• I love liberty, and I loathe constraint, dependence, and all their kindred annoyances. As long as my purse contains money it secures my independence, and exempts me from the trouble of seeking other money, a trouble of which I have always had a perfect horror; and the dread of seeing the end of my independence, makes me proportionately unwilling to part with my money. The money that we possess is the instrument of liberty, that which we lack and strive to obtain is the instrument of slavery.

Books II-VI[edit]

  • Le remords s'endort durant un destin prospère et s'aigrit dans l'adversité.
    • Remorse sleeps during a prosperous period but wakes up in adversity.
    • Variant translations: Remorse sleeps during prosperity but awakes bitter consciousness during adversity.
      Remorse goes to sleep during a prosperous period and wakes up in adversity.
    • II
  • It is too difficult to think nobly when one thinks only of earning a living.
    • Variant translation: It is too difficult to think nobly when one only thinks to get a living.
    • II
  • Hatred, as well as love, renders its votaries credulous.
    • V
  • I remembered the way out suggested by a great princess when told that the peasants had no bread: "Well, let them eat cake".
    • Variant: At length I recollected the thoughtless saying of a great princess, who, on being informed that the country people had no bread, replied, "Then let them eat cake!"
    • This passage contains a statement Qu'ils mangent de la brioche that has usually come to be attributed to Marie Antoinette; this was written in 1766, when Marie Antoinette was 10 and still 4 years away from her marriage to Louis XVI of France, and is an account of events of 1740, before she was born. It also implies the phrase had been long known before that time.
    • VI

On the musicians of the Ospedale della Pieta (book VII)[edit]

An account of a visit to the Ospedale della Pietà in Venice.
  • A kind of music far superior, in my opinion, to that of operas, and which in all Italy has not its equal, nor perhaps in the whole world, is that of the 'scuole'. The 'scuole' are houses of charity, established for the education of young girls without fortune, to whom the republic afterwards gives a portion either in marriage or for the cloister. Amongst talents cultivated in these young girls, music is in the first rank. Every Sunday at the church of each of the four 'scuole', during vespers, motettos or anthems with full choruses, accompanied by a great orchestra, and composed and directed by the best masters in Italy, are sung in the galleries by girls only; not one of whom is more than twenty years of age. I have not an idea of anything so voluptuous and affecting as this music; the richness of the art, the exquisite taste of the vocal part, the excellence of the voices, the justness of the execution, everything in these delightful concerts concurs to produce an impression which certainly is not the mode, but from which I am of opinion no heart is secure. Carrio and I never failed being present at these vespers of the 'Mendicanti', and we were not alone. The church was always full of the lovers of the art, and even the actors of the opera came there to form their tastes after these excellent models. What vexed me was the iron grate, which suffered nothing to escape but sounds, and concealed from me the angels of which they were worthy. I talked of nothing else. One day I spoke of it at Le Blond's; "If you are so desirous," said he, "to see those little girls, it will be an easy matter to satisfy your wishes. I am one of the administrators of the house, I will give you a collation [light meal] with them." I did not let him rest until he had fulfilled his promise. In entering the saloon, which contained these beauties I so much sighed to see, I felt a trembling of love which I had never before experienced. M. le Blond presented to me one after the other, these celebrated female singers, of whom the names and voices were all with which I was acquainted. Come, Sophia, — she was horrid. Come, Cattina, — she had but one eye. Come, Bettina, — the small-pox had entirely disfigured her. Scarcely one of them was without some striking defect.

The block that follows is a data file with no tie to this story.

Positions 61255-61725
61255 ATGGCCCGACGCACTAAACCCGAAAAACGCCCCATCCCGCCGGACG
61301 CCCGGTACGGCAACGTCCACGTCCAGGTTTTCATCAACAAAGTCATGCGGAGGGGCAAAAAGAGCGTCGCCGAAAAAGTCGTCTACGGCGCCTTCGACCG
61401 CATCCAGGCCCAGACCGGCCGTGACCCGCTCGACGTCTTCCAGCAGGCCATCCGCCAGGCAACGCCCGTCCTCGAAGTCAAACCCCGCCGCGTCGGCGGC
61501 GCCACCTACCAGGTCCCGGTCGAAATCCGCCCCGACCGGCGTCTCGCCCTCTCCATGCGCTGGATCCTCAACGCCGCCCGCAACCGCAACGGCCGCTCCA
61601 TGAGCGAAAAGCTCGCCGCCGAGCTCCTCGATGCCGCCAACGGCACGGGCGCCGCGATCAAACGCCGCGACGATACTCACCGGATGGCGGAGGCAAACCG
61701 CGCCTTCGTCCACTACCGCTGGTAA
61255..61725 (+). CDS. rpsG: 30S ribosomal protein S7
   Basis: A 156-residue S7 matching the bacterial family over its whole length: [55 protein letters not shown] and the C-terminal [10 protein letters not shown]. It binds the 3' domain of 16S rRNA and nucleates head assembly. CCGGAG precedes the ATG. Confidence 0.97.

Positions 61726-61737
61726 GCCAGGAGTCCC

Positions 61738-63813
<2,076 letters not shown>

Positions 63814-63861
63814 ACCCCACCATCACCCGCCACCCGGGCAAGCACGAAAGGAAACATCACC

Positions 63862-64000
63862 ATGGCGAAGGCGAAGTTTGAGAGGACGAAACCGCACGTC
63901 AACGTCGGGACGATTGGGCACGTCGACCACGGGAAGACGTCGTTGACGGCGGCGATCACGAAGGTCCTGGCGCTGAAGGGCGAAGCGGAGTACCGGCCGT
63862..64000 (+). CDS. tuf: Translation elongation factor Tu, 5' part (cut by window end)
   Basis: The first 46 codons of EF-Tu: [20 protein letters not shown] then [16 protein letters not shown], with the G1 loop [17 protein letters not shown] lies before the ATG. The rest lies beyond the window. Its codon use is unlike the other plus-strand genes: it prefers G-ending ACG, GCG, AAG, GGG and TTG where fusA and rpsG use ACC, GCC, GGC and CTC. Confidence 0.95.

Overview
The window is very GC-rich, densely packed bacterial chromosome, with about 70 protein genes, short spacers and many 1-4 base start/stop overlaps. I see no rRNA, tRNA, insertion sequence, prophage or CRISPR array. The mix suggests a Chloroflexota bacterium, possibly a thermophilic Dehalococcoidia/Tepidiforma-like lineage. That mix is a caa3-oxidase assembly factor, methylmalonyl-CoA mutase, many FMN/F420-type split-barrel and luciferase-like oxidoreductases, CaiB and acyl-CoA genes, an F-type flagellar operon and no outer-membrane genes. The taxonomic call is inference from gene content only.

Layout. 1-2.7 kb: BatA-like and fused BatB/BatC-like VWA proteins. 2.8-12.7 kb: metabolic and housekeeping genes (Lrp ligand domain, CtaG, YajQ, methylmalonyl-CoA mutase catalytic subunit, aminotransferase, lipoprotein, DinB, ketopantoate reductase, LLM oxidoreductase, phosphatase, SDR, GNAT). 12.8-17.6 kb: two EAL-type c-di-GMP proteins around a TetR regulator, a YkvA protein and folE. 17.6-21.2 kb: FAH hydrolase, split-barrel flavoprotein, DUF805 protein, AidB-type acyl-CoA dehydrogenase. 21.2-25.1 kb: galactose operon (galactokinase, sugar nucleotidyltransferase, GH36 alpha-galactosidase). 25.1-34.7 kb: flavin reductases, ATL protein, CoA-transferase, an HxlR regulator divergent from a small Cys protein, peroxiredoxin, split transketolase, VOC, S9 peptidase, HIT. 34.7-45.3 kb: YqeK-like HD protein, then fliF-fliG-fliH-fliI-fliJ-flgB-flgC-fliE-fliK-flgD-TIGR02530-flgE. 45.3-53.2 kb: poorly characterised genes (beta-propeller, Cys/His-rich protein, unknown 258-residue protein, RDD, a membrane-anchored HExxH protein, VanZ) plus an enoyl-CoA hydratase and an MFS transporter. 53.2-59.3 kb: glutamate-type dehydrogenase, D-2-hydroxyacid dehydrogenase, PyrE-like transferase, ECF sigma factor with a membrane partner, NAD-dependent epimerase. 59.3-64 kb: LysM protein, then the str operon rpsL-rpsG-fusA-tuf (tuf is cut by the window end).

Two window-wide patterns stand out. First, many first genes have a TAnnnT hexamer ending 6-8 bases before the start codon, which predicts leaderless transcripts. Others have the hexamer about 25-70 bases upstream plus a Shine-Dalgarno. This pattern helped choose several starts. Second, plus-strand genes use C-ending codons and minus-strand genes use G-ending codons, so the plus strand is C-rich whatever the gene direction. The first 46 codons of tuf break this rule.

Le Blond laughed at my surprise; however, two or three of them appeared tolerable; these never sung but in the choruses; I was almost in despair. During the collation we endeavored to excite them, and they soon became enlivened; ugliness does not exclude the graces, and I found they possessed them. I said to myself, they cannot sing in this manner without intelligence and sensibility, they must have both; in fine, my manner of seeing them changed to such a degree that I left the house almost in love with each of these ugly faces. I had scarcely courage enough to return to vespers. But after having seen the girls, the danger was lessened. I still found their singing delightful; and their voices so much embellished their persons that, in spite of my eyes, I obstinately continued to think them beautiful.

Books VIII-XII[edit]

  • The thirst after happiness is never extinguished in the heart of man.